Friday, September 21, 2007

Strathmere Democrat enters race for seat on Upper Twp. Committee

Strathmere Democrat enters race for seat on Upper Twp. Committee

By MICHAEL MILLER Staff Writer, (609) 463-6712
(Published: July 17, 2007 in The Press of Atlantic City)
UPPER TOWNSHIP — An optician and Democrat from Strathmere is running for Township Committee this year.

Steve Nickelsberg said he grew fed up with government bureaucracy this year when the state Department of Environmental Protection would not let him build a wind turbine in his backyard without expensive coastal permits.
Now he wants to improve things from the inside. He will join Democrat Robert Vicario in challenging Republican incumbents Curtis Corson Jr. and Jay Newman for two seats.
Nickelsberg echoed the complaints of many of his neighbors who want to break away from Upper Township to join Sea Isle City.

“Our taxes are getting completely out of hand,” he said. “I refuse to be a politician who says I’ll never raise taxes and then realize I can’t keep that promise. But before I said OK to a tax, I’d make sure there were no other alternatives, all the fat is gone, there is nothing left to pull from anywhere.”

Nickelsberg owns the Ocean City Vision Center on Asbury Avenue. He serves on the Strathmere Volunteer Fire Company and has lived in Upper Township for about 20 years. Before he moved to Strathmere, he lived in Petersburg.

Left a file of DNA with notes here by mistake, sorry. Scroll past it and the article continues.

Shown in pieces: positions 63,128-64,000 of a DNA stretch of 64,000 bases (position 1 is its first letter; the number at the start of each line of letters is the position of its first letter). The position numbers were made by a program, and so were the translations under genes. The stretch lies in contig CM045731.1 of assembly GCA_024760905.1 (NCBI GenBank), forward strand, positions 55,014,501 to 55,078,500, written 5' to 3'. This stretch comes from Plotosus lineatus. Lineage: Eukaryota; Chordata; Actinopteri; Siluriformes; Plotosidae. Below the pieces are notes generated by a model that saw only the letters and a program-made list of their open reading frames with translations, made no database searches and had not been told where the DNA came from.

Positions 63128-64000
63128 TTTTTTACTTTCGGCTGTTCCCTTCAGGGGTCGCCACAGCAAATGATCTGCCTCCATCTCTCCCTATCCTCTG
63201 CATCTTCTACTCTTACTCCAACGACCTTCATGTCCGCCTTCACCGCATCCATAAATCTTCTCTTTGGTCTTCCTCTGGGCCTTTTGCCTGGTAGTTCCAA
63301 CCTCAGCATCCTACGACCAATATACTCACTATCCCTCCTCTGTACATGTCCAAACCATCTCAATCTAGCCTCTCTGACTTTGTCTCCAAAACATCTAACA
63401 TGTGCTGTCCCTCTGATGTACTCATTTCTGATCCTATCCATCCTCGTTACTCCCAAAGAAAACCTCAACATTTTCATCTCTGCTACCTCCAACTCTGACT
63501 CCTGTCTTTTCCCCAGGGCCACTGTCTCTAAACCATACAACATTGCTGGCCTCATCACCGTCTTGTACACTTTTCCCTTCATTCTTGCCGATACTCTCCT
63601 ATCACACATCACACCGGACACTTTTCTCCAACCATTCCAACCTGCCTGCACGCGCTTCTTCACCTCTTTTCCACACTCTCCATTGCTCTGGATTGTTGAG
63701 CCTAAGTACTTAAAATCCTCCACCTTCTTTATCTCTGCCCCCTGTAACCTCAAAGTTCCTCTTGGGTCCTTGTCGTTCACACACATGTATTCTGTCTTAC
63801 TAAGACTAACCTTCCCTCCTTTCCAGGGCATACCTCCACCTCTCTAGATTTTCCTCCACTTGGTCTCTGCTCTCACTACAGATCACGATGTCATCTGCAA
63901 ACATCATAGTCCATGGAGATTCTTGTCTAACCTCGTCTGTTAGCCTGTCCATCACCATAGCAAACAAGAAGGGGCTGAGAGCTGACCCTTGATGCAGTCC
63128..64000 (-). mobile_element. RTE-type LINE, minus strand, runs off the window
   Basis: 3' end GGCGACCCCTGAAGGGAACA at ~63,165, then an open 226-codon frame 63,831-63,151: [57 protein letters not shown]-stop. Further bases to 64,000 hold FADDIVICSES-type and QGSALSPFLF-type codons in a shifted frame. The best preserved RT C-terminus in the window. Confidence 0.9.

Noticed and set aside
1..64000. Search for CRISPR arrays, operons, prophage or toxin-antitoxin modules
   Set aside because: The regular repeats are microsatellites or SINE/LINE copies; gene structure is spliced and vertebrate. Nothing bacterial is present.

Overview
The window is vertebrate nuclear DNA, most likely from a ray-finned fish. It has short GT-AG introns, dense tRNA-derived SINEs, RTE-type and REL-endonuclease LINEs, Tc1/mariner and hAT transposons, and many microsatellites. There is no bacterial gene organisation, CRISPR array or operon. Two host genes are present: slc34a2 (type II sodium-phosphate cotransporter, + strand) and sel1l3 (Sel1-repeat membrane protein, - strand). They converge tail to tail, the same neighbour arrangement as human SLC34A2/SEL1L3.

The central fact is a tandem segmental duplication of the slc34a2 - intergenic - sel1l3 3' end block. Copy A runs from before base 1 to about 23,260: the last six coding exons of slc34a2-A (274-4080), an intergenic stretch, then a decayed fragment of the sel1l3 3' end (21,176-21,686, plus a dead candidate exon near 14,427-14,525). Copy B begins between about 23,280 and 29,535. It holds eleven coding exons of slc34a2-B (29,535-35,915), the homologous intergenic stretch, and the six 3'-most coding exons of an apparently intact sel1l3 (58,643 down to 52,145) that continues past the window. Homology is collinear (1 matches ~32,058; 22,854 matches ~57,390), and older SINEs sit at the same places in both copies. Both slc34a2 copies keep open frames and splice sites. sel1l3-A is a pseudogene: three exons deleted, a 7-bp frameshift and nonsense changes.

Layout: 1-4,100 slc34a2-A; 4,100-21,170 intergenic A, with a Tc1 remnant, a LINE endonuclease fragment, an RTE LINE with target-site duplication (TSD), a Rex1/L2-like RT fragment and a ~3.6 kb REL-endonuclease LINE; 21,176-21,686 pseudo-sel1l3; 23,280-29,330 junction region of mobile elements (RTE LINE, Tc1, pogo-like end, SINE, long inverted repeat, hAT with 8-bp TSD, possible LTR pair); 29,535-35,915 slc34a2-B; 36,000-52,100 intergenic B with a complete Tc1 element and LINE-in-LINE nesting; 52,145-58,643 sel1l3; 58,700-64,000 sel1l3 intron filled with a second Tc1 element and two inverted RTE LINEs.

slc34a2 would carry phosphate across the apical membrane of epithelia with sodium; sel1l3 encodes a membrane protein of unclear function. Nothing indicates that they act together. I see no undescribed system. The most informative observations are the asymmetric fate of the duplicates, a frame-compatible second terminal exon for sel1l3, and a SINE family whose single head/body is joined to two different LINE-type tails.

In Corson, Nickelsberg challenges an opponent with the longest tenure on the Township Committee. Corson also helps prepare the township budget.
“Competition is good. It makes everyone work a little harder,” Corson said.

But Corson dismissed Nickelsberg’s anti-taxation platform. Township residents pay no local-purpose tax.
“There are no tax issues in Upper Township,” Corson said. “You can’t improve on zero.”

Nickelsberg said as a committeeman, he would lobby for administrative consolidation among Cape May County’s school districts to cut school taxes, which account for the majority of the tax bill in Upper Township.
He describes himself as independent and admits he has no political experience.
“I’m as green as green can get,” he said.
Last year he made news for a dispute with the DEP over a 40-foot windmill he wanted to build outside his home. He wanted to power his home with wind instead of coal used by the township’s B.L. England power plant.
But the DEP said he needed a coastal permit, which made the project exorbitantly expensive. The state also offers grants and loans for green-energy projects such as solar or wind.
“Only in New Jersey would you find the state funding and fighting the same project. That’s part of the thing I’d like to see disappear,” he said.

The election is Nov. 6.

To e-mail Michael Miller at The Press:

No comments: